9. Avatar of a smallpox demon, 1875, National Museum of Japanese History Collection
10. Instructions for preventing cholera, 1879, National Museum of Japanese History Collection


Chapter 5: The Future Envisioned by the Ainu

The Ainu, who were assimilated as citizens in the modern nation state, took an independent stance against the society while being oppressed from all sides. In this chapter, we explore the Ainu’s life and challenges at this time, under three themes: (1) Learning and Ainu Communities in the 19th Century in the 19th Century; (2) Modernization and Learning; (3) Ainu communities and Schooling. Under the first theme, we explore Ainu communities as an intermediary in mutual learning between China, Japan, and Russia, in the context of the contemporary international environment. For the second theme, we explore the kind of future envisioned by the Ainu as they acquired modern knowledge. Finally in the third theme, we ask what the modern Japanese education system meant to the Ainu. The Upopoy National Ainu Museum and Park was established last year, and in this spirit, we hope the present exhibition will further contribute to our understanding of Ainu history and culture.

11. A schematic illustration of the Ezo islands, 1804-18?, National Museum of Japanese History Collection


Chapter 6: Encounter with School

This chapter deals with people’s first encounter with modern schooling. One of the sub-themes, “Between the Horizons of Change,” focuses on the spatial and temporal transition from the early modern to the modern age. How did the people accept or reject modern values and systems that were brought into Japan in large numbers, while maintaining their conventional way of life and culture? As examples to gain insight, we explore children learning a new subject of gymnastics in Okinawa’s Ishigaki Island and the warrior class struggling in Japan’s northeastern region of Tohoku to comprehend Western music for the first time. The last section of this exhibition, “A New Concept: the Japanese People,” traces the people’s evolution into a distinctly “Japanese people” through school-based education, from the perspective of the history of school ceremonies.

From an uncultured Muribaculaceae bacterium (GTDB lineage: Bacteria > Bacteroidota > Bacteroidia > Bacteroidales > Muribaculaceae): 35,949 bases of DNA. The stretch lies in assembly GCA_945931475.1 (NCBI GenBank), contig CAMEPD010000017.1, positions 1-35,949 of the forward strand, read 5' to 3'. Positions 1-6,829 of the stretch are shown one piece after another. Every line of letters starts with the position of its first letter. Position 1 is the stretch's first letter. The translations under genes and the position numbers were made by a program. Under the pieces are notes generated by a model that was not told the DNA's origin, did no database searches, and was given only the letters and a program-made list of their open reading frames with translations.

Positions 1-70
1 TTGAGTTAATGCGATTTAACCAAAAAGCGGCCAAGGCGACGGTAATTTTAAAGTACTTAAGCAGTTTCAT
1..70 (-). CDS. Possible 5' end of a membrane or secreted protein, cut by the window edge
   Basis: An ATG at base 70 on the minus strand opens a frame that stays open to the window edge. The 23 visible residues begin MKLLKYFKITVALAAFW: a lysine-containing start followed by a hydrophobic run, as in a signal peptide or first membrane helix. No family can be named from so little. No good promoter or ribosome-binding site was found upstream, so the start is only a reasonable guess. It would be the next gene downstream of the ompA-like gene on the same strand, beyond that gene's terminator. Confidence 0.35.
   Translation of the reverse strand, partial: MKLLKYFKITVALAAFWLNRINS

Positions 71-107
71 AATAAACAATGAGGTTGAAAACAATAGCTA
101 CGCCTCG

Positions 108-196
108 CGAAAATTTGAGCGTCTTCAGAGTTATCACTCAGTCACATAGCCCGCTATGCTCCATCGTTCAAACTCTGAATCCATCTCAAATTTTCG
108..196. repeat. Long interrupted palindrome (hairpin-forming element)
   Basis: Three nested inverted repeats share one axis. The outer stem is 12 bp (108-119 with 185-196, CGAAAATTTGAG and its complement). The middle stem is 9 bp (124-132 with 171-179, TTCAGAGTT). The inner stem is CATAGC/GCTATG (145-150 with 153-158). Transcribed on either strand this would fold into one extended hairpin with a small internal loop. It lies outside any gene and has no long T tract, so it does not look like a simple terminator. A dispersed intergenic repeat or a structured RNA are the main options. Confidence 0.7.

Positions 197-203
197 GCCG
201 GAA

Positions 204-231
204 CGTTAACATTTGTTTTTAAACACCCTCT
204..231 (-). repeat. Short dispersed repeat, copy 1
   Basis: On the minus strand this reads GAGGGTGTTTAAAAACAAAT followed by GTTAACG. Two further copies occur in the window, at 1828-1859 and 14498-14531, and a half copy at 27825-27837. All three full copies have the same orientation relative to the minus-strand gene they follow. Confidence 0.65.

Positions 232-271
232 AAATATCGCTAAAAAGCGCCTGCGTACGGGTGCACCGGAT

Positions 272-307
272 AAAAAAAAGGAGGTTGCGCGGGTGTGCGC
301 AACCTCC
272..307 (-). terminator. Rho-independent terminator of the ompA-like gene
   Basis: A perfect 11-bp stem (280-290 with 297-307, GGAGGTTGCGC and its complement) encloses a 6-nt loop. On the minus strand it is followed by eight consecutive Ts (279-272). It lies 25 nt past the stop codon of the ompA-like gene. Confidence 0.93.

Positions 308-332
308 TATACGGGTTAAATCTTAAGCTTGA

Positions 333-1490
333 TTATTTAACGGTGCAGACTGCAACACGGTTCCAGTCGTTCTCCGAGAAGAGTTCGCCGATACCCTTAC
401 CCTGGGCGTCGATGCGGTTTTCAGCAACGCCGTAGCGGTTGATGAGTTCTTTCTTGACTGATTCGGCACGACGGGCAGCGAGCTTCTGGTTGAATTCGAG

12. “Physical Exercise Using Arei Dumbbells” (one of the paintings depicting the customs of Yaeyama), around 1890, Okinawa Prefectural Museum and Art Museum Collection.



This exhibition explores the modern history of learning, but what will learning be like in the future? What, where, and how will people learn from this point forward? What if we imagined this through the eyes of a girl who first encountered modern learning in the Meiji period?

13. Children Getting Out of School: a drawing by Jirokichi Kasagi, around 1899, Hoshino Gallery Collection